Monday, August 31, 2020

Can The US Navy Stop Chinese 'Carrier Killer' Anti-Ship Missiles?

SAN DIEGO (July 29, 2009) The aircraft carrier USS Nimitz (CVN 68) and embarked Carrier Air Wing (CVW) 11 transits into San Diego prior to mooring at Naval Air Station North Island (U.S. Navy photo by Mass Communication Specialist 3rd Class John Philip Wagner Jr.)

FOX News/Warrior Maven: How would US Navy stop Chinese 'carrier killer' anti-ship missiles?

Should more agile, F-35-armed, faster-moving big-deck amphibious assault ships be used as mini-carriers?

Should future carriers be built smaller, faster, and less “targetable” by enemy missiles?

Perhaps future carriers will operate with massive new numbers of drone attack systems? Or maybe, despite the growing threat environment, big-deck, power-projecting, and intimidating U.S. Navy aircraft carriers are not going anywhere?

It would not be a stretch to posit that much if not all of these questions have, at least in part, been fueled by the existence of China’s DF-26B and DF-21D “carrier killer missiles.” These weapons, emerging in recent years, have framed or at least influenced ongoing debates about the future roles, missions, and planned attack envelopes of U.S. aircraft carriers.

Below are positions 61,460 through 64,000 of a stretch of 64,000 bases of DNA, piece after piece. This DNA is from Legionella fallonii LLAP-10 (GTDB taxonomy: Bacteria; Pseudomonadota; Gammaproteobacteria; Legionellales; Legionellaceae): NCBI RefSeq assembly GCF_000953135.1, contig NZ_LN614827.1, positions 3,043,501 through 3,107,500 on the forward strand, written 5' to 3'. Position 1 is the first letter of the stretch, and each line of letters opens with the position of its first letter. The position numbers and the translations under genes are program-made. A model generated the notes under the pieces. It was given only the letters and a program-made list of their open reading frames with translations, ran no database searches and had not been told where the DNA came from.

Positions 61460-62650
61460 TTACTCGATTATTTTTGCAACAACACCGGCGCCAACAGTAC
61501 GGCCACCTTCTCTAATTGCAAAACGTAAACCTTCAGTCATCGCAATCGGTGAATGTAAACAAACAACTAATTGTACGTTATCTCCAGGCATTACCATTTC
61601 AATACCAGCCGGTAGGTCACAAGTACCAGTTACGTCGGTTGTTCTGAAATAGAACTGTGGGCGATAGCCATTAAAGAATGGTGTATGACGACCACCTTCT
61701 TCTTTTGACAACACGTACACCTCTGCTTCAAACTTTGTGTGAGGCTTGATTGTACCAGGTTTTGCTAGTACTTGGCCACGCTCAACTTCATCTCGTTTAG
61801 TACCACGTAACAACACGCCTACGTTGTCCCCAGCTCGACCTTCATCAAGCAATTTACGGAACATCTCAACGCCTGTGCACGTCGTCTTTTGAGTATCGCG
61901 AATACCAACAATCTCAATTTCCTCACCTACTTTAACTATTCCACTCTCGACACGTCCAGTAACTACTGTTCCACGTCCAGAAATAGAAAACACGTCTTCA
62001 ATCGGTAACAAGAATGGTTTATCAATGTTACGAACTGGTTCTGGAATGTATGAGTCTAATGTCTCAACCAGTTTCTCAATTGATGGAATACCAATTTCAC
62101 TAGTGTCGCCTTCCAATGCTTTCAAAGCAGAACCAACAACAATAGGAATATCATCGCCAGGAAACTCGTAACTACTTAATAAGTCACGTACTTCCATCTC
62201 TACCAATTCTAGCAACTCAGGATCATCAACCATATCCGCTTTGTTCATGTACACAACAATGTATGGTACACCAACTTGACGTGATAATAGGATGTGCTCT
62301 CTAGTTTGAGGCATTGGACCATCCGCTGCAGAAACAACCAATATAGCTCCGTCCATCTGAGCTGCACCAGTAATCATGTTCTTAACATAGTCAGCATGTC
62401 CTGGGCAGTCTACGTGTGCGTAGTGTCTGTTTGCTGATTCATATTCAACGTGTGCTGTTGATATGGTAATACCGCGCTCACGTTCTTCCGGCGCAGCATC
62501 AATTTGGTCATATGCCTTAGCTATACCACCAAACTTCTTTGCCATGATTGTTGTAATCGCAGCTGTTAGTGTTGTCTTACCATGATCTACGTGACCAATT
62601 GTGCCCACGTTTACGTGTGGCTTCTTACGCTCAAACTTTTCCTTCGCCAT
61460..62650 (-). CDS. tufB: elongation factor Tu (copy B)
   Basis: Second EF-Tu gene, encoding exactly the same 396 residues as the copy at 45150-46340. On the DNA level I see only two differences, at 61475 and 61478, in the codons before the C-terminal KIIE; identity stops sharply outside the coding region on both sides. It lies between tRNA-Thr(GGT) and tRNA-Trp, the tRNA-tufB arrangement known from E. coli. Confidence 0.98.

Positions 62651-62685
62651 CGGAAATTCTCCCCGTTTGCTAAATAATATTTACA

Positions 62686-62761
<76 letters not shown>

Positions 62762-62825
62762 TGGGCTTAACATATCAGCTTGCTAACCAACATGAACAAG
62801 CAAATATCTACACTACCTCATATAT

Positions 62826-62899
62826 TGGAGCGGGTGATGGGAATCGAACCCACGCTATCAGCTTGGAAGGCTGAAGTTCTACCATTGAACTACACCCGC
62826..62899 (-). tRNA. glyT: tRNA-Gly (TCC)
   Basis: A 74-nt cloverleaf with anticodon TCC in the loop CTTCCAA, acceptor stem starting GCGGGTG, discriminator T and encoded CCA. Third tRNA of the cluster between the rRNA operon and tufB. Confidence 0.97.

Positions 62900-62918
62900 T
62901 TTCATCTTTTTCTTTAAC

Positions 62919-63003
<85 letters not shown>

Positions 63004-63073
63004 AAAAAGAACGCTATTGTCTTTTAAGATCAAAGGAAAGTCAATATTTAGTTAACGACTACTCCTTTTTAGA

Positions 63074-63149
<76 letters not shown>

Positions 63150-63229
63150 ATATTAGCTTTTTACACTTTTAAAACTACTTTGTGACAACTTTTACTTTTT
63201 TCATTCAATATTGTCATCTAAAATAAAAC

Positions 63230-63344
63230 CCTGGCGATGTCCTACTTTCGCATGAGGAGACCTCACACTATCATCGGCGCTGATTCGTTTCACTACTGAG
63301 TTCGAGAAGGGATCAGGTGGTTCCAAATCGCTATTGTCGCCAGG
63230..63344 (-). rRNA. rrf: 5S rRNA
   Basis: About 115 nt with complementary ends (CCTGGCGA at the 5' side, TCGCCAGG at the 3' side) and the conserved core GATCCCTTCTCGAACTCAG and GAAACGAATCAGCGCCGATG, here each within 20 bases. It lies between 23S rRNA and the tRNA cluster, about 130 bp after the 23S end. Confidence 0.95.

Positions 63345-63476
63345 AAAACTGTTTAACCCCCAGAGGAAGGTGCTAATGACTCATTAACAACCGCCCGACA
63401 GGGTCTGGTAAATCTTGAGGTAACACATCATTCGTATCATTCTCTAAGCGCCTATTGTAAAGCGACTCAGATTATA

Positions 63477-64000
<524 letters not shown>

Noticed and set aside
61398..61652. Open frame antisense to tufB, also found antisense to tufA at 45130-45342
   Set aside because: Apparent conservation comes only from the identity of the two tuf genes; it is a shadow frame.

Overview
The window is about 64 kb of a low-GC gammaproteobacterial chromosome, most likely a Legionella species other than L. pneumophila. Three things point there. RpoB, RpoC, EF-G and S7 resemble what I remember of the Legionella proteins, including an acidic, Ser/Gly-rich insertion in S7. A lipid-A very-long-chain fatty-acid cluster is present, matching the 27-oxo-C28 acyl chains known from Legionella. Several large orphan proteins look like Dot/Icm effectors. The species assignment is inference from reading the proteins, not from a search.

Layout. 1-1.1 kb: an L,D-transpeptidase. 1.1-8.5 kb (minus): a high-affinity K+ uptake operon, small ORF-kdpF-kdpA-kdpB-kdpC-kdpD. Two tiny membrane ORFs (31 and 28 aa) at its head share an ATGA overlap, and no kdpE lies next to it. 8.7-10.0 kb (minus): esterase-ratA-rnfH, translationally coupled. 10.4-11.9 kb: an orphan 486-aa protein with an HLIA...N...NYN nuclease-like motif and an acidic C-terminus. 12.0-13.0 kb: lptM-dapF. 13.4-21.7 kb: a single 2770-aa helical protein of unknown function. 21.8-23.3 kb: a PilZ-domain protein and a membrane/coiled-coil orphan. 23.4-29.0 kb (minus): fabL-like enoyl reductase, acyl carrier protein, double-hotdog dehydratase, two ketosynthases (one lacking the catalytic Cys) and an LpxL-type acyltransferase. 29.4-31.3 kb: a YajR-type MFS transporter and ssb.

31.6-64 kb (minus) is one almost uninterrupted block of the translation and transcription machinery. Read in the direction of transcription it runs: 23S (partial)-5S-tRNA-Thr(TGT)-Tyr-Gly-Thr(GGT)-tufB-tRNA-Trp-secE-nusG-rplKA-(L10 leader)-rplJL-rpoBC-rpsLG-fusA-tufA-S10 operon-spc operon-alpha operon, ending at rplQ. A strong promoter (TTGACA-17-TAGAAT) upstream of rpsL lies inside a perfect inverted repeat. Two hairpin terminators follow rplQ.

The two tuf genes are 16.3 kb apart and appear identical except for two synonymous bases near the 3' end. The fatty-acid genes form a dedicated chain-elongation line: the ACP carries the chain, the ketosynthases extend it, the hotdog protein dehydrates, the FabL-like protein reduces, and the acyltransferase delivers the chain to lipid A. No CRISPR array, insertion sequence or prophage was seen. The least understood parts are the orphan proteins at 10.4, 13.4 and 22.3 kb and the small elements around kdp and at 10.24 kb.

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WNU Editor: Smaller and faster carriers appears to be one option. The disadvantage is that they bring less fire-power.


Anonymous said...

Less firepower/ship but more ships. Instead of a drone swarm, a ship storm.

Jac said...

Difficult to say. The "carrier missile" has, so far, not show anything to be effective. A threat, yes, but not anything else.

Anonymous said...

The US is not dumb to build a warship that cannot stop a missile targetting carriers.